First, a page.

by Gabriel Valdez
In the first five minutes, hell – the first 30 seconds – “The Ridiculous 6” establishes itself as intentionally offensive. The new Adam Sandler movie is a Western spoof, and these first five minutes involve racial slurs, unwanted groping of a woman, and rape threats of her by five men.
Now, the racial slurs might be claimed as “historical accuracy,” but nothing else in the film is concerned with any kind of historical accuracy. More importantly, those slurs are used in ways that aren’t historically accurate. So, there’s really no leg to stand on here, though I’m sure someone will try.
Here’s one of the film’s early jokes:
Attempted rapists call an Apache woman “Pocahotness.” Don’t worry, her real name is “Smoking Fox.” She’s saved by the white orphan her tribe raised. That’s Adam Sandler. His name is “White Knife.” He’s special. Why? Because he’s better at everything his tribe does than they are. He can run at super speeds, throw knives with pinpoint accuracy, and shoot arrows and catch them in his teeth.
Indigenous Americans are posed as warlike and savage. When a white traveler happens upon their tribe’s riverside camp, everyone hollers and brandishes a weapon, including a toddler with a hatchet at the ready. That’s all these people are, the film says: violent, savage, uncultured. Adam Sandler is our window into their souls, and he is better at all they do than they are because he is among them, but not of them.
All the Apache women want him, but they don’t want the actual Apache men they’re with. The white man among them has genetic supremacy, breeding supremacy. Breeding supremacy is the kind of shit we once argued so that we could justify the rape of indigenous peoples. By forcing them to have half-white babies, the idea was we were breeding the genetically inferior parts of them out. It’s “Manifest Destiny: The Fucking Movie.”
There are some jokes at the expense of whites, but the film uses these briefly and early before forgetting them, as if to clean the slate so that it can get away with being profoundly racist toward the Apache and then say, “Oh, but we made two jokes about whites.”
Take Rob Schneider. He plays a Mexican who has sex with donkeys. When we first meet the donkey, it shits all over the wall for 10 seconds. That’s his special power. The donkey projectile shits all over people. Mexicans, amirite?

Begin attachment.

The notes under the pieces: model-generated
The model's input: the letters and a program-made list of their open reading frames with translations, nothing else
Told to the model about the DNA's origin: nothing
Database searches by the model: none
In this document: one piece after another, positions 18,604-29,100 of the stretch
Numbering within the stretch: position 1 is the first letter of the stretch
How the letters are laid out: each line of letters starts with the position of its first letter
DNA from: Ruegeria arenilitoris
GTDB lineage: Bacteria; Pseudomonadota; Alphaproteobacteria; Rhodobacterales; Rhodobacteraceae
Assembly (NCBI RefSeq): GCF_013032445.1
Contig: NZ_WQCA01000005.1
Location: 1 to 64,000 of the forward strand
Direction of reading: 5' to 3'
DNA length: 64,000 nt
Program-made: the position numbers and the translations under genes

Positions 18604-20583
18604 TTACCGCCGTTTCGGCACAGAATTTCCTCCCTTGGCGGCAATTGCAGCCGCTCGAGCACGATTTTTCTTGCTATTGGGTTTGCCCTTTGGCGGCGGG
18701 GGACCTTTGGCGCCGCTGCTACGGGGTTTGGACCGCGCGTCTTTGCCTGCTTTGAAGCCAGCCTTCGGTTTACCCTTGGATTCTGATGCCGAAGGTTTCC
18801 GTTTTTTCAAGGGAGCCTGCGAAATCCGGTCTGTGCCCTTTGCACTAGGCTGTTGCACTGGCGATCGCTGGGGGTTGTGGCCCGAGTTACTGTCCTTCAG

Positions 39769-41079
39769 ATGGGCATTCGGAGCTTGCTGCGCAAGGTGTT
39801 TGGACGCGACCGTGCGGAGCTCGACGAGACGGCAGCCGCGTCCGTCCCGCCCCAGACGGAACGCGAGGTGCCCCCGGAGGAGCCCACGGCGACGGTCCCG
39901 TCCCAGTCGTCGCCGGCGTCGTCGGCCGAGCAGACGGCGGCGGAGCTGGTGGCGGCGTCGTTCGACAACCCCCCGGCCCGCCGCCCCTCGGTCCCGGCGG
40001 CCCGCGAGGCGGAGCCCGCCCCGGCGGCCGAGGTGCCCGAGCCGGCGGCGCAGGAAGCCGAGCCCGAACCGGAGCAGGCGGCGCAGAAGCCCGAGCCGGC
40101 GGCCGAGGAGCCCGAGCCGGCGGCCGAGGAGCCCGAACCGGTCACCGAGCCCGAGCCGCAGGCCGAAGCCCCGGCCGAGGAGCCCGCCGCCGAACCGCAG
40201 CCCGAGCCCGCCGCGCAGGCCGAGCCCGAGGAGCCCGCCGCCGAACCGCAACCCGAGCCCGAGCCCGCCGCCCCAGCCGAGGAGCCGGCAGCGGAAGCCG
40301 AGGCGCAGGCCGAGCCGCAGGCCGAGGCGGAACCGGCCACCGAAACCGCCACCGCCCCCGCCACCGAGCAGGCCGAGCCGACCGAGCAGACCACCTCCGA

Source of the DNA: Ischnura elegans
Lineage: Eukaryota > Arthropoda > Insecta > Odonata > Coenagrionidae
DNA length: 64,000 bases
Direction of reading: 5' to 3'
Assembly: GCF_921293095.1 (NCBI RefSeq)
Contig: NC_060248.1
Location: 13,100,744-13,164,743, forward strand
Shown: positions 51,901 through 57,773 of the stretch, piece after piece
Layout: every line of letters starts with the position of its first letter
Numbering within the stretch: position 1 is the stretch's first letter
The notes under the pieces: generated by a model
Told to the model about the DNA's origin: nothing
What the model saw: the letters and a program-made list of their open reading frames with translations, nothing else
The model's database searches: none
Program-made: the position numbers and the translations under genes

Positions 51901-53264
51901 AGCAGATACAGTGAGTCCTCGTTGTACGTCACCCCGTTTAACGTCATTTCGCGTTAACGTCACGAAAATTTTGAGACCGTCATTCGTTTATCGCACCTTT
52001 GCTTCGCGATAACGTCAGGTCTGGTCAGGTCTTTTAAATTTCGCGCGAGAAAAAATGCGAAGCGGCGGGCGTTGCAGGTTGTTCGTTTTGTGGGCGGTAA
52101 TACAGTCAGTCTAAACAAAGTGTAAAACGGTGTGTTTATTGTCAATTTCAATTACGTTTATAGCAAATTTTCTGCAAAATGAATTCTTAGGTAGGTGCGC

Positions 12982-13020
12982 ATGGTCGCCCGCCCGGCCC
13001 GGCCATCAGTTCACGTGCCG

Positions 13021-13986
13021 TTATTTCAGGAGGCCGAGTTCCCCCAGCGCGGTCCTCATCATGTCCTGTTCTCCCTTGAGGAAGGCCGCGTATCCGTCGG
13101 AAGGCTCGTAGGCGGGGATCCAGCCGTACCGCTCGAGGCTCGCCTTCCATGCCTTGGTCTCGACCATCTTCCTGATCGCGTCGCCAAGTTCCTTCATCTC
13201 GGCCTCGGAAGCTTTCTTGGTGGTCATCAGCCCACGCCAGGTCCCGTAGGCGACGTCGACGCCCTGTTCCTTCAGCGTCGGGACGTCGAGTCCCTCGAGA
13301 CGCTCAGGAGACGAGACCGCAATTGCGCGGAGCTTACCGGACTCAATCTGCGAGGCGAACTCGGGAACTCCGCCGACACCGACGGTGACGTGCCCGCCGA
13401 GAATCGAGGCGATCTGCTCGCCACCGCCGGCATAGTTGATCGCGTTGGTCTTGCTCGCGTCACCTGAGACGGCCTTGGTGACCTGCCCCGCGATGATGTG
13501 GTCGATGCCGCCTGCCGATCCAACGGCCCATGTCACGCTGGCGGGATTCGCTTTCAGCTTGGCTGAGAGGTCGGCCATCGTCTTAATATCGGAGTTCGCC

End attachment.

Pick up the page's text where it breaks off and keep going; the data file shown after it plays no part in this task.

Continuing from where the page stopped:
Poor Taylor Lautner, who actually delivered a decent parkour film earlier this year in “Tracers,” is the leading Native American actor in the film. The first thing we learn about his character is that he’s a virgin (breeding supremacy). Actually, the first thing we learn about him is that he’s mentally handicapped (genetic supremacy). Don’t worry, though, he’ll get a blowjob from the donkey in his second scene while Rob Schneider looks on approvingly and pets the donkey. A Native American actor, a Mexican character, and animal sex. Only the white actor playing a white man looks on disapprovingly.
The joke is that all of these people are White Knife’s brothers from different women. In order to rescue their father, they need to band together and steal $50,000.
Jorge Garcia is next. The Chilean/Cuban actor made famous by being the most charming character in “Lost” here plays a mentally handicapped man who can communicate only in grunts (genetic supremacy). The joke is his mother’s too ugly for anyone to have ever had sex with her (breeding supremacy). Yes, there are two mentally handicapped characters in the film, treated with all the sensitivity of a boot.
Luke Wilson and Terry Crews join on as the final two brothers. Thankfully, Crews gets away without too much racism aimed his way (aside from sexual stereotypes). There’s even a scene where Crews reveals to the others he’s Black, just in case they were thinking of making slurs without knowing. Given the cachet Crews has in the industry, one has to imagine he wouldn’t have done the movie if the same hate was directed toward Black characters.